E. asperum is listed in field guides as edible, though not recommended for consumption.  Aside from the ill effects observed when consuming this mushroom with alcohol, E. asperum can be mistaken for deadly Amanita mushrooms, in addition to other poisonous lepiotoid fungi.

Fat-Footed Clitocybe (Ampulloclitocybe clavipes)


Credit: James Lindsey at Ecology of Commanster

This mushroom, formerly known as Clitocybe clavipes, is widely distributed in North America, and can be found under conifers and hardwoods in the autumn and winter months.  Like Echinoderma asperum, A. clavipes has been shown to cause ill effects when consumed prior to alcohol consumption, though the exact toxin has not been identified.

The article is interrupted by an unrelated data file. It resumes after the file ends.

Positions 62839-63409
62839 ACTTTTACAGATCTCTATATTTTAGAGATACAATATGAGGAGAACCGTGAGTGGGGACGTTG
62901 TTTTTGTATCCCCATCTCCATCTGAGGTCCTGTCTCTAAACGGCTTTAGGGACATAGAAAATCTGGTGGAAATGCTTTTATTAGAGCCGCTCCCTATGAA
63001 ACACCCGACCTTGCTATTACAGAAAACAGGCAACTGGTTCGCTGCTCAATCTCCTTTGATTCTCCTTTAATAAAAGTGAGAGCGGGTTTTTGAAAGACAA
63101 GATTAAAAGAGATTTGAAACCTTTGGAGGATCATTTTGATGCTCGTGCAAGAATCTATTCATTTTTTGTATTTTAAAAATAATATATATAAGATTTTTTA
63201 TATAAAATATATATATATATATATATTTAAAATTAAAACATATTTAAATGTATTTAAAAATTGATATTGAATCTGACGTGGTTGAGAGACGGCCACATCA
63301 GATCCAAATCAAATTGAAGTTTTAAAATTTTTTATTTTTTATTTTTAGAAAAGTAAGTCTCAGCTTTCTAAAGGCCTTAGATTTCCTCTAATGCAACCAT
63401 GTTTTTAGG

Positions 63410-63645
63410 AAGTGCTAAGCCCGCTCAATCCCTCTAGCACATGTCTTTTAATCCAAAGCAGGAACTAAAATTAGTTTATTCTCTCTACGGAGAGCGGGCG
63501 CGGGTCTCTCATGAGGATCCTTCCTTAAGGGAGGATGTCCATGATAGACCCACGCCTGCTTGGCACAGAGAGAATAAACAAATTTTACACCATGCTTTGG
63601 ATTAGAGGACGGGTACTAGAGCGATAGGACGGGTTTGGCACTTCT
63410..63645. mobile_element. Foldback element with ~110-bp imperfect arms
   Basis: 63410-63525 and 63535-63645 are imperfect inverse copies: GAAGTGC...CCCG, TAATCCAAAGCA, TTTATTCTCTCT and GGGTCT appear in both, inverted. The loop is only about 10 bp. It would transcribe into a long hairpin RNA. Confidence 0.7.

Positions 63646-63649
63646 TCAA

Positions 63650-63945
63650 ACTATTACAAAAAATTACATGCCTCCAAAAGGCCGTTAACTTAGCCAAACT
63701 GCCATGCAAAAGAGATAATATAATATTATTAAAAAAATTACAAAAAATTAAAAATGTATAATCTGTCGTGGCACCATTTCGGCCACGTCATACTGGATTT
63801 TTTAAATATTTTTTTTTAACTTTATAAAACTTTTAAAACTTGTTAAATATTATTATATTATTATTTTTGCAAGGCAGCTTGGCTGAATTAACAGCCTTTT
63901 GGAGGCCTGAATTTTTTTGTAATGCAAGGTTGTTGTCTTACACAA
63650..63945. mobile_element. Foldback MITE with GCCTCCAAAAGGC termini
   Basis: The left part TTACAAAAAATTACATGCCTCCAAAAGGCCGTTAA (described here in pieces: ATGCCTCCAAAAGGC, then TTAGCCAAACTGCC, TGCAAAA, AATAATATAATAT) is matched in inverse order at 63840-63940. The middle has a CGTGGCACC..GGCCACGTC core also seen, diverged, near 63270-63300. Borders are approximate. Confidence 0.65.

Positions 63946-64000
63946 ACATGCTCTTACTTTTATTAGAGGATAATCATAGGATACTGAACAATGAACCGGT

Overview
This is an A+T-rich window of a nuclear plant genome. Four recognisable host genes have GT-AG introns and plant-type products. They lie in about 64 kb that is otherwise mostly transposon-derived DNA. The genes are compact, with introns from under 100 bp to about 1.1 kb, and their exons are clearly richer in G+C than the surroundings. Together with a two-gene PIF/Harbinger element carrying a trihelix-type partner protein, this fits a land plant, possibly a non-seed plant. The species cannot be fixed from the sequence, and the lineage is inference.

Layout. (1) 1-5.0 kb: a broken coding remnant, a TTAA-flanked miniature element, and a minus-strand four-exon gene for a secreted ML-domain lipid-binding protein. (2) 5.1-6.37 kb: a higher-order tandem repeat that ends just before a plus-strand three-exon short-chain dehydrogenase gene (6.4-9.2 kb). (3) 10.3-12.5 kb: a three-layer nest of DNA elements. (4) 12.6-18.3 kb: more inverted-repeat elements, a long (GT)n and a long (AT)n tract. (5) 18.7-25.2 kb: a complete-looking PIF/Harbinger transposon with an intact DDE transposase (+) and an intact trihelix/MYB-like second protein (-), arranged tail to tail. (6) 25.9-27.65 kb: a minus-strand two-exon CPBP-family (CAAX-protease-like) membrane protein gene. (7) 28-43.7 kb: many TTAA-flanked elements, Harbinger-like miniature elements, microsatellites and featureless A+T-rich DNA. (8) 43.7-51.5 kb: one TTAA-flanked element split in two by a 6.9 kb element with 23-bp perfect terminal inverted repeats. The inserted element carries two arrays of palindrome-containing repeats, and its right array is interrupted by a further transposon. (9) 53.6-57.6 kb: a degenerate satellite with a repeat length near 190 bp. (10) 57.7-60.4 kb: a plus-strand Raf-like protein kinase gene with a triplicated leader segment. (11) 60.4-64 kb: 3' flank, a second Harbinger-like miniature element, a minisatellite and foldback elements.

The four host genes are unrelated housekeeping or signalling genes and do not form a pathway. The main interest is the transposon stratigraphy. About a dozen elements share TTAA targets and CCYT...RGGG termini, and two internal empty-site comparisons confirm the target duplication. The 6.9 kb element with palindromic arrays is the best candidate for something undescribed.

In the scientific literature, it is reported that on three separate occasions, ingesting alcohol 7 hours after consuming four to six A. clavipes fruiting bodies produced Antabuse-like effects (8).  These included a feeling of warmth in the face, puffiness in the hands, and headaches.  Symptoms could be re-provoked the next day after subsequent alcohol ingestion, though these effects were usually milder than the previous day’s.

Ampulloclitocybe clavipes is listed in the field guides as an edible mushroom, though it is not recommended for consumption as it resembles several toxic species.

Lurid Bolete (Suillellus luridus)


Credit: Tomas Čekanavičius

The Lurid Bolete is a blue-staining European bolete species.  Three cases of mild intoxication have been reported when combining the lurid bolete with alcohol, though unlike the Tippler’s Bane, the main toxin has not been identified (9).